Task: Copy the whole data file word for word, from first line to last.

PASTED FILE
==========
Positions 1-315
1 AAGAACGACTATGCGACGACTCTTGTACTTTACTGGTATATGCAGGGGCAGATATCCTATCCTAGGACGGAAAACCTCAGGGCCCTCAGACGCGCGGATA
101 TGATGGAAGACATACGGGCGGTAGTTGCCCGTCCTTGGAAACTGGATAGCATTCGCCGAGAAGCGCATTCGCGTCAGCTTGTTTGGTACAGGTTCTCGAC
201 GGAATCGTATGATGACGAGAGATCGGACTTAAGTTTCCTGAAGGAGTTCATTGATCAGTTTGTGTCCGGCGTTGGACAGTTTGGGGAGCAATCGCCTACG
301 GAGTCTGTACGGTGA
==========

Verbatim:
Positions 1-315
1 AAGAACGACTATGCGACGACTCTTGTACTTTACTGGTATATGCAGGGGCAGATATCCTATCCTAGGACGGAAAACCTCAGGGCCCTCAGACGCGCGGATA
101 TGATGGAAGACATACGGGCGGTAGTTGCCCGTCCTTGGAAACTGGATAGCATTCGCCGAGAAGCGCATTCGCGTCAGCTTGTTTGGTACAGGTTCTCGAC
201 GGAATCGTATGATGACGAGAGATCGGACTTAAGTTTCCTGAAGGAGTTCATTGATCAGTTTGTGTCCGGCGTTGGACAGTTTGGGGAGCAATCGCCTACG
301 GAGTCTGTACGGTGA